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February 24, 2005

Prison Segregation and Felon Disenfranchisement

The Supreme Court has decided that prison segregation used in California in an attempt to curb racially-based gang violence is subject to strict scrutiny, essentially striking the policy down as unconstitutional.

Given my principle of opposing judicial review, I'd normally side with Scalia and Thomas in dissent, who argue in Thomas's words, "Deference would seem all the more warranted in the prison context for whatever the court knows of administering educational institutions, it knows much less about administering penal ones."

Race is relevant in prisons, however much we might hate that fact, so reasonable recognition of race meant to improve the functioning of our society -- as with affirmative action -- should not be struck down because the state closes its eyes to the functioning of actual existing racism. California's approach of initial segregation may be stupid -- seemingly reinforcing race consciousness among prisoners -- but whether that is its effects is a sociological more than a legal question and no doubt better left to the political system to be debated by our citizens, including by those most effected by the policy.

Courts and Disenfranchisement: But the last point is the rub. My rejection of judicial power is based on respect for democracy and a recognition that even minority groups have great political bargaining power in a pluralistic system that is a far better tool for defending their rights than depending on the kindness of strangers on the Court. But prisoners have NO voting power and therefore no political power to bring their views into the public debate on how such segregation improves or harms their lives in prison. Unlike affirmative action, where no one would argue that whites potentially harmed by it are powerless in the political realm, this race-based gang segregation is imposed on people stripped of the right to vote, unable to protect themselves through the political process. By denying prisoners and then ex-felons the vote, we cast doubt on the democratic legitimacy of every decision made effecting those peoples lives.

Scalia and Thomas would strip governments of the ability to use affirmative action, despite the full political power of white voters to protect their own interests at the voting booth, yet see deference as the answer in dealing with prisoners denied any power in the democratic process.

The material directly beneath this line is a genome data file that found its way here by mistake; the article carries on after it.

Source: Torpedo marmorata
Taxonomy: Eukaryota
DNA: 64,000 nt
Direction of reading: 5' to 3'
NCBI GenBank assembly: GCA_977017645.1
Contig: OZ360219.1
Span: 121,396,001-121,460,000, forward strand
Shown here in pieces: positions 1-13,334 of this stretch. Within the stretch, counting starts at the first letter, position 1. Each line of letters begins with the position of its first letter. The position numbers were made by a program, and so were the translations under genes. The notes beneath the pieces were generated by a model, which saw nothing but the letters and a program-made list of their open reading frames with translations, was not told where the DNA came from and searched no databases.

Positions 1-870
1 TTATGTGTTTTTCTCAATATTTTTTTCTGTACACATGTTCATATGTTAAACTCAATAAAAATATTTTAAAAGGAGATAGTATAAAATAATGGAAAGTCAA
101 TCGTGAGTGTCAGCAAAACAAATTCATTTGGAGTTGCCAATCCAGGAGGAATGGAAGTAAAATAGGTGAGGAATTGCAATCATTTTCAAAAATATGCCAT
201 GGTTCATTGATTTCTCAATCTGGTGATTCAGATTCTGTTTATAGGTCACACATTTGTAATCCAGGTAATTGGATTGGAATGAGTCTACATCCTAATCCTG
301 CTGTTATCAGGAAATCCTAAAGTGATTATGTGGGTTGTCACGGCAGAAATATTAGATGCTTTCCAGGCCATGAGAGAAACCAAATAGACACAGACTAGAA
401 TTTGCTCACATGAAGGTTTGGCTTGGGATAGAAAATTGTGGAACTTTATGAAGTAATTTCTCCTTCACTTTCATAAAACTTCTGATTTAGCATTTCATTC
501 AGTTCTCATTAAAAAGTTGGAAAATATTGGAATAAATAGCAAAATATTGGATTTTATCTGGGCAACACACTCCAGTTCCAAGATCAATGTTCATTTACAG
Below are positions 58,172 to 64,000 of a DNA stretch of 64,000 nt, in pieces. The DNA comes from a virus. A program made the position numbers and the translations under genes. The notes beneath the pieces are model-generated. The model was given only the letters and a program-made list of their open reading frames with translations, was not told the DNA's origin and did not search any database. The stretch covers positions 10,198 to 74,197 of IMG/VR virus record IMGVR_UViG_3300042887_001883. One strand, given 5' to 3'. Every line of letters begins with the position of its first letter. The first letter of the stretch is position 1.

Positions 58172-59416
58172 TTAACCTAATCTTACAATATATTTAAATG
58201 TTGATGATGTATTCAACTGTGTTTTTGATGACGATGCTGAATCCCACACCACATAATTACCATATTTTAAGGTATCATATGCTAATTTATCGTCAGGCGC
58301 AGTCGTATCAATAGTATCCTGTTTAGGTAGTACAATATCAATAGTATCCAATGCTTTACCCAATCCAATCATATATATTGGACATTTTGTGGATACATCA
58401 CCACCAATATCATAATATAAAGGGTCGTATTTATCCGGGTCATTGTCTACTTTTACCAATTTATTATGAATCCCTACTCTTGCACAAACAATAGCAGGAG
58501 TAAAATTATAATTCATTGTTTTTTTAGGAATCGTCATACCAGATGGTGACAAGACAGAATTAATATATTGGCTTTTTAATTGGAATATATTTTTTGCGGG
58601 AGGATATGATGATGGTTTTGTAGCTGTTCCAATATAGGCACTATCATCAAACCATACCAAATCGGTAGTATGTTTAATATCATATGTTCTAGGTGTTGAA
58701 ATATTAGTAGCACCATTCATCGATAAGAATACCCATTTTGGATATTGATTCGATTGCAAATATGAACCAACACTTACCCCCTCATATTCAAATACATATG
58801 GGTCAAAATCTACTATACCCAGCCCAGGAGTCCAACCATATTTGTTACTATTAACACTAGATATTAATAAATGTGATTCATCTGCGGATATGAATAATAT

I am a hard core proponent of judicial deference, but unprincipled positions like Scalia and Thomas, who mouth "deference" only when it suits their politics, show what a farce is conservative odes to judicial restraint. They don't really counterpose democracy as the alternative to judicial power, for they have little respect for that, as their decisions striking down affirmative action policies show.

Restoring the Vote: I do share the view that prison administration is not within the expertise or courts, so my view is that the best check on untrammeled power by those administrators is a political voice by prisoners at their statehouses. The conviction for a crime should not eliminate one's right to vote, an unacceptable policy in a country where we imprison millions of people for often minor drug crimes.

Felon disenfranchisement cases will be coming before the Justices in coming years; none of them will probably restore the vote to still-incarcerated prisoners, but maybe we should have a more real discussion on expanded democratic empowerment in our society as an alternative to the need for the judiciary to act as benevolent protectors of the disenfranchised such as prisoners.

Posted by Nathan at February 24, 2005 06:28 AM